BALTIMORE — They joked that even the mother of state Superintendent of Schools Joseph L. Shilling wrote a letter about the cramped and small classrooms at New Windsor Middle School.
Although the letter elicited laughter from the Maryland Interagency Committee on School Construction, Carroll school officials who presented it yesterday were quite serious. They are appealing the committee's decision to defer planning recognition -- state acknowledgment that the school is needed -- for the New Windsor project and a new middle school on Oklahoma Road in Eldersburg.
(Shilling's mother attended New Windsor Middle School. Shilling is the brother of Carroll Superintendent R. Edward Shilling.)
School officials said the decision pushes those long-planned projects behind schedule by at least one year. The committee, which did not comment on its decision or Carroll's presentation, is expected to make a decision on the appeal within a couple of weeks.
The committee had alsoshelved plans for two new elementary schools, one in Westminster andone in Sykesville. Carroll's appeal, however, focused on the middle school projects and the transfer of two classroom portables.
"We were somewhat disappointed that not even one of the four projects was recommended for planning," Vernon F. Smith Jr., Carroll's director ofsupport services, said during the meeting at the Maryland Departmentof Education.
"Rather than playing catch-up, as has been the casein Carroll
over the past few years, the construction of this new middle school will allow room for growth," Smith said, outlining the case for the proposed Oklahoma Road project.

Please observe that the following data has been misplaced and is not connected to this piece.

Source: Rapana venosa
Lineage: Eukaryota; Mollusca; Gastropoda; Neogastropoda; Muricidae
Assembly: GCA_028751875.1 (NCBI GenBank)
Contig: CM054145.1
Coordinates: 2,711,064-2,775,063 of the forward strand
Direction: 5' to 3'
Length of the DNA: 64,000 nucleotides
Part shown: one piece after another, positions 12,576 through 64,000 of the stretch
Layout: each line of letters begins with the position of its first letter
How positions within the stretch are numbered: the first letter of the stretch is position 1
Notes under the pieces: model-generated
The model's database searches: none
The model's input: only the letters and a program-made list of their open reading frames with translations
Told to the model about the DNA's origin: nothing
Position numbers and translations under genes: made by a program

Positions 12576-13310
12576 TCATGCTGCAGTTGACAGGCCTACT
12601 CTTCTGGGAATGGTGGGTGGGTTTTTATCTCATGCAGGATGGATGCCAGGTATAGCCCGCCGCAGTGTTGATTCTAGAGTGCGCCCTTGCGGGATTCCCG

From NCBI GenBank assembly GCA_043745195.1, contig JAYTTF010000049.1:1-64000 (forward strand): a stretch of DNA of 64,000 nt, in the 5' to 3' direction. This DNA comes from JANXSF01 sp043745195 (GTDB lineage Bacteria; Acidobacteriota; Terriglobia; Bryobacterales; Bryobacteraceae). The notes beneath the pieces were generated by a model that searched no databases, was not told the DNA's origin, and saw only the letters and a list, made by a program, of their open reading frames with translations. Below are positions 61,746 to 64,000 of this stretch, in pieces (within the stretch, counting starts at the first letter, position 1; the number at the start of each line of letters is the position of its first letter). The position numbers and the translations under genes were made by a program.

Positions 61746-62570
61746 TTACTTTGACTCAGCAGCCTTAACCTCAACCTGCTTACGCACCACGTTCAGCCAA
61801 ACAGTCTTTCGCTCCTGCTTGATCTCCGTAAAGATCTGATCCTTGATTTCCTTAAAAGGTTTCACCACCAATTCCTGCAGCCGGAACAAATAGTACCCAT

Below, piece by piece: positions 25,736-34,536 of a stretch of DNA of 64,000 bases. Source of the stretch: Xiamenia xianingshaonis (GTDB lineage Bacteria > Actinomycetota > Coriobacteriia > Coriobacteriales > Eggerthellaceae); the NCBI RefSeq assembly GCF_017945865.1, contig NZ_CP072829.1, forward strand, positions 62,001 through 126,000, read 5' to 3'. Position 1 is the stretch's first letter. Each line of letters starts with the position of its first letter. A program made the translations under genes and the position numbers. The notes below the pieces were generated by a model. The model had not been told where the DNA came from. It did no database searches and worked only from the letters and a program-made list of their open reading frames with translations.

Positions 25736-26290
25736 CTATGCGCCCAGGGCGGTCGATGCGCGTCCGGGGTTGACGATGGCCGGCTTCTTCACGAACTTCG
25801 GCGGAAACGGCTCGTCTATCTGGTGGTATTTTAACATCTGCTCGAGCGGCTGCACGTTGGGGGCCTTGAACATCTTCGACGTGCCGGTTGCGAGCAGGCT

That school, slated to open in fall 1994, would alleviate overcrowding at Sykesville and Mount Airy Middle schools. In addition, the project would realign the middle schools which feed students to Liberty High. Because of overcrowding, some Eldersburg Elementary pupils transfer to Mount Airy MiddleSchool, outside the feeder system, instead of to Sykesville Middle.
Despite proper upkeep and maintenance, school officials said New Windsor Middle, built in 1936 and expanded several times, is the most obsolete school facility in Carroll County.
Smith noted, for example, that the cafeteria serves as a weight
room, classroom and food service area for the school's 450 students. He said there is no space within the building for instrumental music. Classes and band are conducted in a portable classroom that was placed in the 1950s.
Lester P. Surber, Carroll's supervisor of school facilities-planning, said the concept of a new middle school in that area has been endorsed by New Windsor and county officials. He said Carroll school officials areconsidering a site for the school.
"It is in our best interest, we believe, to move now. We have a good piece of property available," Surber said.
Lastly, school officials asked the committee to reconsider their request to relocate two state-owned portable units at Manchester Elementary to Winfield Elementary, where the additionalspace will be needed to accommodate students during a planned renovation and addition, scheduled to be under way this year.
School officials said the state-owned units no longer will be needed at Manchester when the new Spring Garden Elementary opens this fall.